US stocks close lower as crude oil price declines
Energy companies led US stocks slightly lower on Monday as the price of crude oil declined, breaking a three-day winning streak for the Standard & Poor's 500 index.
Phone company and real estate stocks were also among the big decliners, while technology and industrial companies made tiny gains.
Investors are continuing to focus on company earnings reports this week as they size up the health of Corporate America.
With just over half of the companies in the S&P 500 having reported quarterly results, most have posted annual earnings growth, b ut that has not been enough to significantly move the stock market, which remains at near-record levels.
"A lot of this earnings growth we're seeing now is already priced in," said David Schiegoleit, managing director at the Private Client Reserve at US Bank. "It would have to extend further in order to push markets higher."
The Dow Jones industrial average fell 19.04 points, or 0.1%, to 20,052.42; the S&P 500 index slid 4.86 points, or 0.2%, to 2,292.56; and the Nasdaq composite index gave up 3.21 points, or 0.1%, to 5,663.55.
On Friday the Nasdaq closed at a record high and the S&P 500 came within a point of an all-time high.
The major stock indexes headed lower from the start of trading on Monday. They drifted a bit early on, but remained in the red most of the day.
Disappointing results and outlooks from several companies put traders in a selling mood.
Newell Brands slid 5.7% after the maker of Rubbermaid, Sharpie, Elmer's Glue and other products reported disappointing sales and issued a full-year sales forecast that fell far short of analysts' estimates.
The company said the strong dollar and fewer people shopping at malls hurt sales of some key products. The stock gave up 2.66 dollars to 44.23 dollars.
Sysco fell 2.6% after the food distributor reported better earnings, but its revenue was weaker than expected. The stock lost 1.34 dollars to 51.20 dollars.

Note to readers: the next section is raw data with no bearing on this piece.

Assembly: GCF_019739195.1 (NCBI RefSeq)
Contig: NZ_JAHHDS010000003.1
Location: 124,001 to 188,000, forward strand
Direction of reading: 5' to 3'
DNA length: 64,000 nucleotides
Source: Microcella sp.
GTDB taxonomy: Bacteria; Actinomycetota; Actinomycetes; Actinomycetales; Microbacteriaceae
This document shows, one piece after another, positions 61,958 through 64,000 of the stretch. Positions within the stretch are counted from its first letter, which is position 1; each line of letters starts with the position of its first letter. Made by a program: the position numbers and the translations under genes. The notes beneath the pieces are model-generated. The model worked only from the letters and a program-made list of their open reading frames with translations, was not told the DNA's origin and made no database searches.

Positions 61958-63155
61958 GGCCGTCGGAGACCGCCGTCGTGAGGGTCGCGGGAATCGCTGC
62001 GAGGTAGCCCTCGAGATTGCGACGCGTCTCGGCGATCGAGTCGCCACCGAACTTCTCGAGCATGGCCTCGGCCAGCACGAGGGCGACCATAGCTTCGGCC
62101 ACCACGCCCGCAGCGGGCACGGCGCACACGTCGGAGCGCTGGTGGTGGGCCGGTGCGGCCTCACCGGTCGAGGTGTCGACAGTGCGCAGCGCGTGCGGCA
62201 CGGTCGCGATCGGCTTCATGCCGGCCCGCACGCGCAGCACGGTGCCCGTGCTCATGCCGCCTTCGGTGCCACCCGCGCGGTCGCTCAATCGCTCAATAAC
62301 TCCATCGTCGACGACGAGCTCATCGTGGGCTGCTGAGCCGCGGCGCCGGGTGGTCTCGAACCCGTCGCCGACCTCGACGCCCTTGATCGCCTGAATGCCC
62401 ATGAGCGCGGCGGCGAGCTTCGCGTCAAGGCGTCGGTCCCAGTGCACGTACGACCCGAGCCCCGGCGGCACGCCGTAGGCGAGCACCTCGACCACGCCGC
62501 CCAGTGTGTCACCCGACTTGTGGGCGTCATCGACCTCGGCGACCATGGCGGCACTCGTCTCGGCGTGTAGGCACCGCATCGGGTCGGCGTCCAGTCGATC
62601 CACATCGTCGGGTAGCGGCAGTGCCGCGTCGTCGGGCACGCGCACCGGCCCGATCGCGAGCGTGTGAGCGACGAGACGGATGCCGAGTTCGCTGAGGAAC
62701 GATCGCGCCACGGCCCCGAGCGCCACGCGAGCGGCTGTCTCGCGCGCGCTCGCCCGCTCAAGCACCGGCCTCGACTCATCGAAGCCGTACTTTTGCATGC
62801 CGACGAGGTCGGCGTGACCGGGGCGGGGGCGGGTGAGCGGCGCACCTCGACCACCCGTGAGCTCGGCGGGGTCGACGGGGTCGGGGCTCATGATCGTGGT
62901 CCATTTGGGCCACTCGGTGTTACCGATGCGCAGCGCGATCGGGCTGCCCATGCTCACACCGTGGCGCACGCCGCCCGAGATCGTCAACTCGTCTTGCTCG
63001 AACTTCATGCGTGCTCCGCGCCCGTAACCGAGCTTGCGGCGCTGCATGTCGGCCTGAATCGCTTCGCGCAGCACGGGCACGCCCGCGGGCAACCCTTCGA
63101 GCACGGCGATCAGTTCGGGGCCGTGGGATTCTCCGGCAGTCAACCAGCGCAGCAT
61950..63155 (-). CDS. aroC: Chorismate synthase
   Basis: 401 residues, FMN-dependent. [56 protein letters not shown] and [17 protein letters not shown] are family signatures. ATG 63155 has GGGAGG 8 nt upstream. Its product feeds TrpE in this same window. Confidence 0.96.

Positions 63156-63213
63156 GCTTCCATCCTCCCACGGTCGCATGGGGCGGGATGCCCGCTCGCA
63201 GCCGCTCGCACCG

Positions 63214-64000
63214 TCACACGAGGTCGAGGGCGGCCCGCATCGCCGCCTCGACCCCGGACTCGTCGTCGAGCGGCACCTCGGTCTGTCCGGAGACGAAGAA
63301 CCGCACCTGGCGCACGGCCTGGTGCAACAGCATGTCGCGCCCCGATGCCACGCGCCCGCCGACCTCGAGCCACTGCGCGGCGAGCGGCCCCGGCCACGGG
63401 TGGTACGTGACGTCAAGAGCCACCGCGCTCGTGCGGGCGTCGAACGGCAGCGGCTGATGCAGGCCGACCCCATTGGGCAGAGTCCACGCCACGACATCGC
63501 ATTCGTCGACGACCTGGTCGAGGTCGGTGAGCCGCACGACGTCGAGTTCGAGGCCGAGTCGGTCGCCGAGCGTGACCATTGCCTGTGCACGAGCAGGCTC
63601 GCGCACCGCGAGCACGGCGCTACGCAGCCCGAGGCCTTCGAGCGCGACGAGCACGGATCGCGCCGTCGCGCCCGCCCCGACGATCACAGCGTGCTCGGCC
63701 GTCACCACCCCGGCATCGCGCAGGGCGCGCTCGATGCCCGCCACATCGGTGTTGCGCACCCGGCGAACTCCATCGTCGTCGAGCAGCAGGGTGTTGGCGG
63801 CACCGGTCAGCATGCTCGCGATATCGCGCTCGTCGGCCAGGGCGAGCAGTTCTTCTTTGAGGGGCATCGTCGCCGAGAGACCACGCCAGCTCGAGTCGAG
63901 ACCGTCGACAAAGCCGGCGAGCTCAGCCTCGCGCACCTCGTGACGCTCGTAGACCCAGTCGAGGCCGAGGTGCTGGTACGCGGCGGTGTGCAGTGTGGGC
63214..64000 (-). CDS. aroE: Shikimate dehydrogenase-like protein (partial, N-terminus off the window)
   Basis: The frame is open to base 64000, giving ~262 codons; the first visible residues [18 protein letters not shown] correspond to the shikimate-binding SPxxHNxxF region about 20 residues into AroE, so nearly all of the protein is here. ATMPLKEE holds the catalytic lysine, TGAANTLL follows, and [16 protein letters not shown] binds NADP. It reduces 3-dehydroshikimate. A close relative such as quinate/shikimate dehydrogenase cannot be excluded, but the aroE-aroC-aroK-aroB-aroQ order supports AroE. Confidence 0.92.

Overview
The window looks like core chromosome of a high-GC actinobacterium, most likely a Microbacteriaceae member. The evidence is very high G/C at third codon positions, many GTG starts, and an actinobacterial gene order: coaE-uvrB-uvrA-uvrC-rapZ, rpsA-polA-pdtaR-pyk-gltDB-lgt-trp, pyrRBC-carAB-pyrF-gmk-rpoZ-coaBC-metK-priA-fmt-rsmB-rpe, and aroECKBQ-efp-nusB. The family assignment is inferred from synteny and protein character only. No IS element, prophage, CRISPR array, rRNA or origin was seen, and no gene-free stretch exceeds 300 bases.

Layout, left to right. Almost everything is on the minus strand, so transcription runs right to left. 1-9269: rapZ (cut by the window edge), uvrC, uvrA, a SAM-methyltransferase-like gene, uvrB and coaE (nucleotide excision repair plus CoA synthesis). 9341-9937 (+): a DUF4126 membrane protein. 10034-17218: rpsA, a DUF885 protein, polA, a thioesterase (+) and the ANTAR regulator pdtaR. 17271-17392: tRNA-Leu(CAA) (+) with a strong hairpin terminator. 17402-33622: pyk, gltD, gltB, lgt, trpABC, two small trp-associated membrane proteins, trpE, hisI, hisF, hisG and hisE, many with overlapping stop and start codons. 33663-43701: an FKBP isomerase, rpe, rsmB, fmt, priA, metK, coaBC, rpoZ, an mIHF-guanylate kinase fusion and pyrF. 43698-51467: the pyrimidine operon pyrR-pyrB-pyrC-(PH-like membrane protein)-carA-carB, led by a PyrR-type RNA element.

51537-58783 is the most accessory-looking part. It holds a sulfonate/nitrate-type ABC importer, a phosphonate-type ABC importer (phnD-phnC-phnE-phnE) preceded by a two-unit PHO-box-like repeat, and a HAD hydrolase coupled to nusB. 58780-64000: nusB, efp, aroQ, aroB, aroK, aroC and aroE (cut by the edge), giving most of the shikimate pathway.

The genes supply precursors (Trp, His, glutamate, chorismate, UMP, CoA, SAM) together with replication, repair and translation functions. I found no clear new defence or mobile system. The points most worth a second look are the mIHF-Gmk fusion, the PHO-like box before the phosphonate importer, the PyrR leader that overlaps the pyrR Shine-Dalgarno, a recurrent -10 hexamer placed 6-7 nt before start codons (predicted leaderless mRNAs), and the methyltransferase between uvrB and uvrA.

Few companies got a bigger lift from earnings news than Hasbro.
The toymaker rose 14.1% after it posted fourth-quarter profit and sales that beat Wall Street's estimates, aided by better sales of toys marketed to girls, including Disney Princess and Frozen products.
The stock led all the gainers in the S&P 500, climbing 11.68 dollars to 94.31 dollars. Rival Mattel also got a lift, adding 10 cents to 25.92 dollars.
Tyson Foods fell 3.5% after the company disclosed in a quarterly filing that it has received a subpoena from the Securities and Exchange Commission as part of an antitrust probe. The stock shed 2.26 dollars to 63.13 dollars.
News of an executive shake-up at Tiffany & Co sent shares in the jewellery company lower.
Chief executive Frederic Cumenal stepped down on Sunday amid concerns about the company's financial performance. Tiffany said it had already begun to search for a successor. Michael Kowalski, chairman of the board of directors and previous chief executive of Tiffany, was tapped to serve as interim chief. Tiffany shed 1.98 dollars, or 2.5%, to 78.49 dollars.
Energy futures were broadly lower, weighing on oil and gas companies.
Benchmark US crude fell 82 cents, or 1.5%, to close at 53.01 dollars a barrel in New York. Brent crude, used to price international oils, lost 1.09 dollars, or 1.9%, to 55.72 dollars a barrel in London.
In other energy trading, wholesale petrol fell 4 cents to 1.51 dollars a gallon, while heating oil slid 3 cents to 1.64 dollars a gallon, and natural gas futures slipped a penny to 3.05 dollars per 1,000 cubic feet.
Offshore drilling services company Transocean fell 43 cents, or 3.1%, to 13.54 dollars; Devon Energy slid 1.52 dollars, or 3.2%, to 45.27 dollars, and Chesapeake Energy dipped 19 cents, or 2.9%, to 6.38 dollars.
Major stock indexes in Europe closed lower on Monday.
Germany's Dax fell 1.2%, while France's CAC 40 slid 1%, and Britain's FTSE 100 edged 0.2% lower.
Earlier in Asia, Japan's benchmark Nikkei 225 added 0.3%, while Hong Kong's Hang Seng rose 1.0%.
Australia's S&P/ASX 200 lost earlier gains and inched down 0.1%, South Korea's Kospi gained 0.2%, and benchmarks were also higher in Taiwan and Singapore.
Bond prices rose - the 10-year Treasury yield fell to 2.42% from 2.47% late on Friday.
The euro fell to 1.0748 dollars from 1.0765 on Friday. The dollar slipped to 111.83 yen from 112.96.
Among metals, the price of gold rose 11.30 dollars to 1,232.10 dollars an ounce, silver added 21 cents to 17.69 dollars an ounce, and copper rose 4 cents to 2.65 dollars a pound.